Home > BLOG 4, Crisis Communication > Blog 4: Twitter and Facebook during Crises

Blog 4: Twitter and Facebook during Crises

The use of social media sites during a crises is a fairly new concept since the popularity of these sites has grown enormously in the last 4 years, with about 75% of all users have joined since 2009. Since these social medias are widely used, it would by advantageous for users use them during times when communication through television, radio, or cell service would not suffice. During a crises, some of these mediums are not always the best way to receive information, nor are they the ones with the most up-to-date and accurate information. This is where these social media sites come in to play. They would be helpful for people that are inside a crisis or immediately outside of a crisis area to update friends or followers on exactly what has occurred. The use of Facebook and Twitter would help reach a large amount of people very quickly to explain to others what the circumstances of the crisis are. During the Japan earthquakes, one article talked about a relative in London talking with her niece who was inside a building during the initial earthquake. The article continued that the aunt was able to tell the rest of the family that her niece was safe and ok before the niece was able to call them.

http://www.telegraph.co.uk/technology/twitter/8379101/Japan-earthquake-how-Twitter-and-Facebook-helped.html

The use of these media sites would be widely advantageous during times like this because in most cases cell service is either damaged or too crowded with other traffic to connect calls. Twitter and Facebook would be easier, faster outlets for people who are affected by crises to post about what is going on. I know personally, when any type of event has occurred, Twitter and Facebook are the first two places that I check for news updates. A few months back, a KHL Russian Hockey team was riding on a jet to a neighboring city for the open of the KHL season. Their plane had technical difficulties and crashed, killing all of the players and most of the staff in the aftermath. After hearing what had happened on Facebook, I immediately brought up my Twitter page to check the NHL Twitter name to see what had happened. As it turns out, the NHL Twitter feed had already posted how many players and who exactly was on the team before any news outlets (ESPN, NHL Network, etc.) could even give any details. This goes to show that events happening thousands of miles away on a different continent, can be reported on via social media websites before actual news reporting can be done.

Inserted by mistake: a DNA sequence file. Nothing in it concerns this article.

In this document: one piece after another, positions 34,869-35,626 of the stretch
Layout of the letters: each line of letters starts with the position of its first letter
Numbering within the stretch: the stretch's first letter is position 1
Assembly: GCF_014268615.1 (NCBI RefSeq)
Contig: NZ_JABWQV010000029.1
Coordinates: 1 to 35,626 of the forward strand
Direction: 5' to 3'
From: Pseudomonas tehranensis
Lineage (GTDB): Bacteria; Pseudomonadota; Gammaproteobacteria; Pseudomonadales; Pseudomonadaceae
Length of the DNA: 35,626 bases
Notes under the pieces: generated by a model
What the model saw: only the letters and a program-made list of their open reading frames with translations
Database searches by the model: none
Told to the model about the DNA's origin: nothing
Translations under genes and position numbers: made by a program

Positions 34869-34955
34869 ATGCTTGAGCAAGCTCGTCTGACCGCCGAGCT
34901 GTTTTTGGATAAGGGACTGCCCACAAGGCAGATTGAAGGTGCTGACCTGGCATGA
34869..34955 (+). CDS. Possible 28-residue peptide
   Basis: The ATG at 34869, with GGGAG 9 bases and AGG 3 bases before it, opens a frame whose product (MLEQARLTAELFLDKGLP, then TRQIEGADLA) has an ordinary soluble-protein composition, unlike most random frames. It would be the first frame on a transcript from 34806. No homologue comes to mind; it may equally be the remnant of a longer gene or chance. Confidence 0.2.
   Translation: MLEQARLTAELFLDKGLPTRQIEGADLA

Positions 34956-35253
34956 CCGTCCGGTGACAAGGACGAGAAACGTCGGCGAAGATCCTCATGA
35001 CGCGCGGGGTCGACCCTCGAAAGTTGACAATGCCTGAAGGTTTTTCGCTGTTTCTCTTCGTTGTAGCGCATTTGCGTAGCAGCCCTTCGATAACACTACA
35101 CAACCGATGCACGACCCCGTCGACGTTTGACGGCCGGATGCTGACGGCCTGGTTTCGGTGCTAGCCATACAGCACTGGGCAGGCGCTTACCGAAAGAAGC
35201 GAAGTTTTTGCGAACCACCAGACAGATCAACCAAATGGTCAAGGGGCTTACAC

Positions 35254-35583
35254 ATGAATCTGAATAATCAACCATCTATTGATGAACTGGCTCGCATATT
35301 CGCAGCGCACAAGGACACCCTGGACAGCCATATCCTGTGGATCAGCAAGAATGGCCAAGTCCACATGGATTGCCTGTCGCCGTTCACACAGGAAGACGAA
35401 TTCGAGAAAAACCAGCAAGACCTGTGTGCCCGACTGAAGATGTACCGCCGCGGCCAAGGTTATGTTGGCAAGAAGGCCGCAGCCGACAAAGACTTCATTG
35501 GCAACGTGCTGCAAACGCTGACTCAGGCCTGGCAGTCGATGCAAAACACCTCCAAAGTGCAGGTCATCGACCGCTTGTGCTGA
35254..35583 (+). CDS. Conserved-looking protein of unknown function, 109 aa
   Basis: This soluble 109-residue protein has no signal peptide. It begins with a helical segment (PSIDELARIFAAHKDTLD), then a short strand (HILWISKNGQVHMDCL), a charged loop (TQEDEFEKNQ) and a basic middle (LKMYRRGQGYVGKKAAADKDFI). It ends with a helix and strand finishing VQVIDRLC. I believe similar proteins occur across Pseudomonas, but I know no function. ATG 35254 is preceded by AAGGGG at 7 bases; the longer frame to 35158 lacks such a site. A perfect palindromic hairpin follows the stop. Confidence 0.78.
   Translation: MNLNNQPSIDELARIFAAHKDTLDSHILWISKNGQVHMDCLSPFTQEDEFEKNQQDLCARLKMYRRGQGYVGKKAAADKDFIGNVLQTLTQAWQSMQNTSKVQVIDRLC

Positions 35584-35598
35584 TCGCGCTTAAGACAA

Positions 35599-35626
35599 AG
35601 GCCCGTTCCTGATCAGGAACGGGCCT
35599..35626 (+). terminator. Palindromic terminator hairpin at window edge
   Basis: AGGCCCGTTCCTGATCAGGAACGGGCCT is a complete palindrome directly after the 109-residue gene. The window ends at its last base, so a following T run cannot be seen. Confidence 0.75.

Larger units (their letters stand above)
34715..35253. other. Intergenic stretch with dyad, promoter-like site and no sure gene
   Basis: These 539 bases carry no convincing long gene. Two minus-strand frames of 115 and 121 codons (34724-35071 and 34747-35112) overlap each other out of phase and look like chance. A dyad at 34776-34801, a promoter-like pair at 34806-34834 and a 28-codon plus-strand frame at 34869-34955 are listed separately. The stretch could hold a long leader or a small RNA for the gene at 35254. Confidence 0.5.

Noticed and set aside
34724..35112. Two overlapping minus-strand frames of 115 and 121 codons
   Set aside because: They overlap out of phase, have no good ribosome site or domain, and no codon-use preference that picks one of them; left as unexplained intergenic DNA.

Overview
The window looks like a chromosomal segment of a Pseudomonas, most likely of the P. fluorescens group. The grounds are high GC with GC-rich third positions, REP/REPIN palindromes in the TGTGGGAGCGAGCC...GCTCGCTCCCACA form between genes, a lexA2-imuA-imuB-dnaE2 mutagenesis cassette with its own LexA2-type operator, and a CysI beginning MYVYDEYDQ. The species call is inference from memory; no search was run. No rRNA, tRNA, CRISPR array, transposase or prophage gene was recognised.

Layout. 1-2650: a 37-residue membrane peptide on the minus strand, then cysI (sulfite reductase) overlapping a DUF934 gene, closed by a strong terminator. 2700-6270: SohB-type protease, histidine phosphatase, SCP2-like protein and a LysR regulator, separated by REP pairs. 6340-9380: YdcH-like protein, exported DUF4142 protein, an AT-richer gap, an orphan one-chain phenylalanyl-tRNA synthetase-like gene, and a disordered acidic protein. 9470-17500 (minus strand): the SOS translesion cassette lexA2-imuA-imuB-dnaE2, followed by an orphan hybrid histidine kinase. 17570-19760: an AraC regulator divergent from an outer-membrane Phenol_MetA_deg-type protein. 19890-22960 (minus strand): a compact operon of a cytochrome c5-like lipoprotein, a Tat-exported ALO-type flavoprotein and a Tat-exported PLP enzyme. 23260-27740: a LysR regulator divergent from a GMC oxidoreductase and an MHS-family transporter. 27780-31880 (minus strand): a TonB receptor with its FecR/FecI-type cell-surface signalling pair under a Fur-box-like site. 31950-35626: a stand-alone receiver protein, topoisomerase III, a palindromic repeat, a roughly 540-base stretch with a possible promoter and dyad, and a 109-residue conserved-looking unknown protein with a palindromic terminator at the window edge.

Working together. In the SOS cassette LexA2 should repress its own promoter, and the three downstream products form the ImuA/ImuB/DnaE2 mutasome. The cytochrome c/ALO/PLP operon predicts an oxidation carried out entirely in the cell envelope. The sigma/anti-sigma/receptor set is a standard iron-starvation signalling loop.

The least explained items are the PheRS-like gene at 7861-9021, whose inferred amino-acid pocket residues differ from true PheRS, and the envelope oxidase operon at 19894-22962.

This type of event can be catastrophic for many people, but the use of social medias can help people outside of the crises determine what has happened, how to handle the situation, and give specific details of who/what was invovled.

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  1. November 3, 2011 at 4:01 pm

    Good overview. But doesn’t traditional media (TV, radio) also give information about what happened during a disaster? So is social media just traditional media that is faster? Or is there something more to it?

    Also, embed your link in the text so that they are active (you can click on them) and so we don’t see the entire link.

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